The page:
To investigate the effect of ultralight CNT sponges, the response of the laser irradiated sandwich panel of CNT sponges filled sandwich panel was studied experimentally. As a comparison, continuous laser irradiation experiments of monolithic plate, CNT film filled sandwich panel and unfilled sandwich panel were also carried out under the same conditions. Thermal infrared imager (TIC) and high-speed camera (HSC) were used to obtain the temperature distribution and failure process of back free surface. It’s observed that because of absorption effect of laser energy by high-temperature phase change and its diffusion effect on panel temperature field, filing CNT sponge could delay the failure time of the sandwich panel dramatically.

CNT film and CNT sponge materials used in the experiment were provided by Suzhou Institute of Nano-Tech and Nano Bionics. Thickness and size of CNT film were 100 nm and 40 mm × 40 mm, respectively. The size of CNT sponge was 40 mm × 40 mm and the thickness is 8 mm. The density and porosity of CNT sponge were 5–10 mg/cm3 and > 99%, respectively. Macroscopic thermal conductivity coefficient of CNT sponge is lower than 0.15 W/(m·K) due to the high porosity.

Four types of structures were considered: monotholic plate, CNT film filled sandwich panel, unfilled sandwich panel and CNT sponge filled sandwich panel. To ensure identical areal density, the thickness of the monotholic plate was 1.8 mm and those of both front and back panels in the sandwich panel were 0.9 mm. The added mass by the CNT film and CNT sponge could be neglected when compared to the weight of the panel. For the CNT film filled sandwich panel, the two layers of the panel were contact directly. For the CNT sponges filled sandwich panel, the distance between the two panels was 8 mm.

Figure 1 shows the experimental setup. A TIC was placed at the back side of the sandwich panel to obtain the full-field temperature distribution. The resolution and the sampling frequency of the TIC were 420 × 640 pixel and 30 Hz, respectively. The temperature measurement range was 100–2700 °C. To get the dynamic damage evolution of the back surface, a HSC was also placed at the back surface of the specimen. The sampling frequency and resolution were 60 Hz and 1600 pixel × 1200 pixel, respectively. A IPG YLS 2000 W fiber laser operating at 1.07 μm was utilized as the laser source. In the laser irradiation experiment, 500 W output laser was adopted. By adjusting the distance from the specimen to the laser head, which is about 741 mm, the laser beam with a diameter of 5 mm was obtained.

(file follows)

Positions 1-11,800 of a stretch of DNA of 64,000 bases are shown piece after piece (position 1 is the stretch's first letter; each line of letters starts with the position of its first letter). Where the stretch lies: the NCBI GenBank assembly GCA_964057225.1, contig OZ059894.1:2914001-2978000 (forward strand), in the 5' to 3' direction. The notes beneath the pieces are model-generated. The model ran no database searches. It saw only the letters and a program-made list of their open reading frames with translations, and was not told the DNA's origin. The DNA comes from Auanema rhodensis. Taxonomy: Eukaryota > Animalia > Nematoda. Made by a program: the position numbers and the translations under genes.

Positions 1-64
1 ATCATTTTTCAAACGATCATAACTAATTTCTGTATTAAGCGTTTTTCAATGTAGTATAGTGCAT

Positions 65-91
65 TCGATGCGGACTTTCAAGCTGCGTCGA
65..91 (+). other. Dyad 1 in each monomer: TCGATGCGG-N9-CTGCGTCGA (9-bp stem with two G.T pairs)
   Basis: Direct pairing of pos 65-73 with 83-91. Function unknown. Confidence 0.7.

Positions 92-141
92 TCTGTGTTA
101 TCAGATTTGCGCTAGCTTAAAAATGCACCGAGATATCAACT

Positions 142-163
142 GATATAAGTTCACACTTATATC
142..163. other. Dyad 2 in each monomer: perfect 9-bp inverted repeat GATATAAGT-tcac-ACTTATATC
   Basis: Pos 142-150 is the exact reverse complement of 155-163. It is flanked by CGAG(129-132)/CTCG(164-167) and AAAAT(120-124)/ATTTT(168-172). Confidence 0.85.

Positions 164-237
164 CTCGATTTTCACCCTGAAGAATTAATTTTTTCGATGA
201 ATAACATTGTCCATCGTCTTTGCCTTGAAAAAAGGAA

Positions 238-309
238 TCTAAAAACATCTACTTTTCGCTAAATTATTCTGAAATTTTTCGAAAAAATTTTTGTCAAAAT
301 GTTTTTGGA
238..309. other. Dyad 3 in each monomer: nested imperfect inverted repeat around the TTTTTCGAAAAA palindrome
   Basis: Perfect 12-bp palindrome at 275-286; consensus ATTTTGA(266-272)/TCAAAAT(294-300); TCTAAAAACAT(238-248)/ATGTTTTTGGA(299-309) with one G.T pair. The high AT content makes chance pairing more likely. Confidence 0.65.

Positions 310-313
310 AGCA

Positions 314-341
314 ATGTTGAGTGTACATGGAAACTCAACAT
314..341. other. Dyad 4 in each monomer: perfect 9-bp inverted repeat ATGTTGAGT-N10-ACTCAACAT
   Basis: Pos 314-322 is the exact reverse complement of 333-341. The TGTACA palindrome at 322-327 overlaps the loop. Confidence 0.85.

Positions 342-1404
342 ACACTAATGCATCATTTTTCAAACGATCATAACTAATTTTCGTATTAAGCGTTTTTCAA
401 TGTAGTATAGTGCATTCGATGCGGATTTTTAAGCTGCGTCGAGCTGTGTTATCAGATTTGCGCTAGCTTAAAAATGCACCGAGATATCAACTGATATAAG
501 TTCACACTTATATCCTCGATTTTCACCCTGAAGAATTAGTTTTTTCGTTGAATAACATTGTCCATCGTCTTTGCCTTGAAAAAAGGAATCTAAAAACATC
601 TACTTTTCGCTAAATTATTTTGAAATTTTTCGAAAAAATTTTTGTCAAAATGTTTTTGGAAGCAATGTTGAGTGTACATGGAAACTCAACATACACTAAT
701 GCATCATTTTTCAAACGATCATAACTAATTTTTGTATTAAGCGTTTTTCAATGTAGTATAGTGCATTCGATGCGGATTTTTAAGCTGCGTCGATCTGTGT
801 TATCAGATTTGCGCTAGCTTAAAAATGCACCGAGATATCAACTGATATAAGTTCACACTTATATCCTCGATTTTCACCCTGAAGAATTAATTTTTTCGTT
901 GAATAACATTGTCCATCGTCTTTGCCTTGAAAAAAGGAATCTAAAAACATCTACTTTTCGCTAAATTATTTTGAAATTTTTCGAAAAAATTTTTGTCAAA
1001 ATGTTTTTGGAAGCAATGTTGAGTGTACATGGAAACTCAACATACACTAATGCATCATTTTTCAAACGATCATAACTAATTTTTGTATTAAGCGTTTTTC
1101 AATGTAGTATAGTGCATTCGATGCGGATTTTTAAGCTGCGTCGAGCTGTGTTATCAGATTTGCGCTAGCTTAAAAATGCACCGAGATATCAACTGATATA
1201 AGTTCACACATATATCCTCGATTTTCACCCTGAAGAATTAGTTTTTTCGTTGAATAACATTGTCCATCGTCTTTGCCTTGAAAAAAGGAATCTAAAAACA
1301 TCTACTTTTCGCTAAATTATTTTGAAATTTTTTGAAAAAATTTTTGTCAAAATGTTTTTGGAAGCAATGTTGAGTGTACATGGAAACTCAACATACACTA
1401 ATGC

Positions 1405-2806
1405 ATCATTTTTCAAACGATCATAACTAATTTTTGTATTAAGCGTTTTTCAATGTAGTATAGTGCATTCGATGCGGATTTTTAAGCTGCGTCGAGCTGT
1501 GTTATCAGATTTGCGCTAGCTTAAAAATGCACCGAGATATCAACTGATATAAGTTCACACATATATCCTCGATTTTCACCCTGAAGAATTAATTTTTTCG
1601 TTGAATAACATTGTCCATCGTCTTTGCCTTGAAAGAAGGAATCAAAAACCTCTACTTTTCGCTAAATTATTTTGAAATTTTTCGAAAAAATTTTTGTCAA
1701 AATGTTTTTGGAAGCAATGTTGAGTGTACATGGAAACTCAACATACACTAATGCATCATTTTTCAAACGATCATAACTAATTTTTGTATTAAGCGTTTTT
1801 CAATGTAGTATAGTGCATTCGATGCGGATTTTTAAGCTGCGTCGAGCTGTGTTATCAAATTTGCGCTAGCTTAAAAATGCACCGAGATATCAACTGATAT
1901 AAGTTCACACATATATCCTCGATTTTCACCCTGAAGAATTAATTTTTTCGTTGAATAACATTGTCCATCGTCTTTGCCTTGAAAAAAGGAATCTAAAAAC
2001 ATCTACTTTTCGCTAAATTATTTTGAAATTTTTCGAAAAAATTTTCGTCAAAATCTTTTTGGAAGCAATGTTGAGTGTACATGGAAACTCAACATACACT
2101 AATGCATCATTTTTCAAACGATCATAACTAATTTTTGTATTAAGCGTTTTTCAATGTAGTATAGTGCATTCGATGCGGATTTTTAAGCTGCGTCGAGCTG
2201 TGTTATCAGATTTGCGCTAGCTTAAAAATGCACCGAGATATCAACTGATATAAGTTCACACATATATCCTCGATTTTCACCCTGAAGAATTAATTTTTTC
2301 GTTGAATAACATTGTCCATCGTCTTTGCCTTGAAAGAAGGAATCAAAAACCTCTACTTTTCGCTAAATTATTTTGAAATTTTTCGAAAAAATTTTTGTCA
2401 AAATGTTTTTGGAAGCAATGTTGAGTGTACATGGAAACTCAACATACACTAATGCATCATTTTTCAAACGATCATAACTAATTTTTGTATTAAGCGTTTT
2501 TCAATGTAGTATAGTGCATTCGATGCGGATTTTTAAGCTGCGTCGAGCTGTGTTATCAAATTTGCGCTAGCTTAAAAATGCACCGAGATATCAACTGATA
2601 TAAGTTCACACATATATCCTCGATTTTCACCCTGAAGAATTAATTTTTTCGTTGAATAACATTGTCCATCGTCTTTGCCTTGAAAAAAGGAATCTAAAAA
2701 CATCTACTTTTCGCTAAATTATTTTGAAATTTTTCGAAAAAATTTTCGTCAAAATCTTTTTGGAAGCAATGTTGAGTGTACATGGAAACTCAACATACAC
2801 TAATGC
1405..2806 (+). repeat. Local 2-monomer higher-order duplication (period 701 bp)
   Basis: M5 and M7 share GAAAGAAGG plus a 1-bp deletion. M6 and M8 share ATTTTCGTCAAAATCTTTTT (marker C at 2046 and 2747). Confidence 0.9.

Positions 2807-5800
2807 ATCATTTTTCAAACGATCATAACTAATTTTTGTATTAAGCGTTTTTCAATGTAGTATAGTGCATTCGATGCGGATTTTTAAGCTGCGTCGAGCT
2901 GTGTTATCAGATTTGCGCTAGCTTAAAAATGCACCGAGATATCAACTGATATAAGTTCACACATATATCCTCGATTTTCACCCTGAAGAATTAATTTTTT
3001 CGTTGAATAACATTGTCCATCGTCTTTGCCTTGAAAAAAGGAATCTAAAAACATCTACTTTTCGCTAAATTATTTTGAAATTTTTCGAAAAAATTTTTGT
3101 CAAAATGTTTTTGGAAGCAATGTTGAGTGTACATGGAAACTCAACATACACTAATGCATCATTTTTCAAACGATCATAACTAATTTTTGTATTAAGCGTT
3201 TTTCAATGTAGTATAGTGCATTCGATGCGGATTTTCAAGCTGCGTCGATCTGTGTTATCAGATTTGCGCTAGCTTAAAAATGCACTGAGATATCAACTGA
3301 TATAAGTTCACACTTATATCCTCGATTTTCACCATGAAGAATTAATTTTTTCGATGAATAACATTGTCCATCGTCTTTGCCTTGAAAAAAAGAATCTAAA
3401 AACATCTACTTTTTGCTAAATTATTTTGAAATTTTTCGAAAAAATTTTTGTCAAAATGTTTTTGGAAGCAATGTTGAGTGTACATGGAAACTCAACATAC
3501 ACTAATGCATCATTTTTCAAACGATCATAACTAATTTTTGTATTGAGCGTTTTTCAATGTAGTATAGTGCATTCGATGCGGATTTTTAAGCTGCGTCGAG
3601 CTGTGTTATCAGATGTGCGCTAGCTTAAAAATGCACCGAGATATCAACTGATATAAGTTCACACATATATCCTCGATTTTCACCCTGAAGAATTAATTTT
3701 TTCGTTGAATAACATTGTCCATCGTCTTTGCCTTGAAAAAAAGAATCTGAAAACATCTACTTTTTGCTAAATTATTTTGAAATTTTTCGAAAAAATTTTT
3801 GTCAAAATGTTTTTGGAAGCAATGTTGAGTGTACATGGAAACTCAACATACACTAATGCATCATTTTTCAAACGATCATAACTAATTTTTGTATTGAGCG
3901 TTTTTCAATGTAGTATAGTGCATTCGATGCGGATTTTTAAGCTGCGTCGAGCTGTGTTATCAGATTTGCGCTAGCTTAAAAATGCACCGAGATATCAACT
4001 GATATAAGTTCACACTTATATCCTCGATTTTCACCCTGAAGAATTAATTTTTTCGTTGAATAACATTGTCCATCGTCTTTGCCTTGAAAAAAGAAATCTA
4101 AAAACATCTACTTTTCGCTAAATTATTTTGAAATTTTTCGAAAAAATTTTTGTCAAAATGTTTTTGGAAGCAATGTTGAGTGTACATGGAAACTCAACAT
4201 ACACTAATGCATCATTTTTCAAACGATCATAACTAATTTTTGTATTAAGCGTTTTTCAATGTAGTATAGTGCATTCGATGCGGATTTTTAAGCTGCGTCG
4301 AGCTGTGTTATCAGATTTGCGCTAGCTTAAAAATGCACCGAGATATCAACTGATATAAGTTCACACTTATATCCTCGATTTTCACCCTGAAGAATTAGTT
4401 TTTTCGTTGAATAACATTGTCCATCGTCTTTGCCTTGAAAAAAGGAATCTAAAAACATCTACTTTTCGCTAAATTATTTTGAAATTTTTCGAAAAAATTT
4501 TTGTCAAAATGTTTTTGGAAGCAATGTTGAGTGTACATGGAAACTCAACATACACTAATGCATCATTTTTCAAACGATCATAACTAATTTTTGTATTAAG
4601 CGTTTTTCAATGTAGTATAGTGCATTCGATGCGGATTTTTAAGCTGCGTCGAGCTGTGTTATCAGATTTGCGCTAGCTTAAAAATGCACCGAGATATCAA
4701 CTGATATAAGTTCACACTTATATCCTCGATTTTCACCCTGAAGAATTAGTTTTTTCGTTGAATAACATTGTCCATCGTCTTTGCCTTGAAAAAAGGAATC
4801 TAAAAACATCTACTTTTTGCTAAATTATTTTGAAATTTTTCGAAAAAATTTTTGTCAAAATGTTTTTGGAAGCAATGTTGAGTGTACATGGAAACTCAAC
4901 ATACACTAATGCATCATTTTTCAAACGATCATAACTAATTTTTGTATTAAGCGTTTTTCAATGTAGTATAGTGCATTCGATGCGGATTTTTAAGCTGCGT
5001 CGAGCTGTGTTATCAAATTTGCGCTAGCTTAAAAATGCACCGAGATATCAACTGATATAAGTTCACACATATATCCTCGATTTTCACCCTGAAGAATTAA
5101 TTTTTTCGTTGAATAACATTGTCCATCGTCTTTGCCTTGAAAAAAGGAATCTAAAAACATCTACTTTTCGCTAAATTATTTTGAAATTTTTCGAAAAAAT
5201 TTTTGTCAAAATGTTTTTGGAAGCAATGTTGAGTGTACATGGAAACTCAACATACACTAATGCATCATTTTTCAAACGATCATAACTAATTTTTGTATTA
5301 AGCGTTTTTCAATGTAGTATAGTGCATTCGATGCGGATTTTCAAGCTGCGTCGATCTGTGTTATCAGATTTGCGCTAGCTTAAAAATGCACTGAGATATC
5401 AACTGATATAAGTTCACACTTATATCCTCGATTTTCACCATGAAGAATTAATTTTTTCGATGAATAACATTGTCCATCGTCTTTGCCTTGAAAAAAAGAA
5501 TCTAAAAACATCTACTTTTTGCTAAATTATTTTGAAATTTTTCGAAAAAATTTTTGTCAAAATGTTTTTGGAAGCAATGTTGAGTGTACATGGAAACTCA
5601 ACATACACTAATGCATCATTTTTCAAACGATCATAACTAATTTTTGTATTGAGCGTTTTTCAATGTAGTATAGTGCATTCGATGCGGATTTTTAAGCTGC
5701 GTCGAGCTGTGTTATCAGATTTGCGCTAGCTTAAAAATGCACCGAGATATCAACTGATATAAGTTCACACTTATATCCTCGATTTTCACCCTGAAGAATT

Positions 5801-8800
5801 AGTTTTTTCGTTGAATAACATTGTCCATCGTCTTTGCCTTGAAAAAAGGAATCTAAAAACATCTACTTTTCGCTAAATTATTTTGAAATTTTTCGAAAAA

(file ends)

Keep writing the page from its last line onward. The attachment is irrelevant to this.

Schematic of the experimental setup and the types of specimens tested in the experiment.

When used as a load-bearing structure of high-speed aircraft, the sandwich structure is usually faced with an external high-speed air flow or a substantial pressure difference between the front and back surfaces. Under this circumstance, the molten material is rapidly peeled off due to the mechanical erosion or the effect of internal pressure. Then, the laser is irradiated the components and parts inside the aircraft directly so as to result in serious damage. Therefore, the time for back surface of sandwich panel to reach melting point was defined in the experiment as the failure time.

Figure 2 compares the laser spot center temperature histories of the back surfaces for different structures under CW laser irradiation. It can be found that due to high thermal conductivity along thickness direction, back surface temperature of the monolithic plate rose rapidly at the start of the irradiation time and reached melting point at about 5 s. Temperature on back surface maintained at melting-point temperature due to the surface tension.

Comparison of temperature histories of monolithic plate, CNT film filled sandwich panel, unfilled sandwich panel and CNT sponge filled sandwich panel.

For CNT film filled sandwich panel, obviously temperature rise didn’t happen on the back surface until 2.5 s because of thermal resistance effect between two panels and the absorbing effect of CNT film on the laser energy. As laser irradiation time increased, temperature rose rapidly and reached melting point at 7.3–8.5 s. In addition, temperature rising rate of CNT sponges filled sandwich panel after obviously temperature rise happened was identical with that of monolithic plate.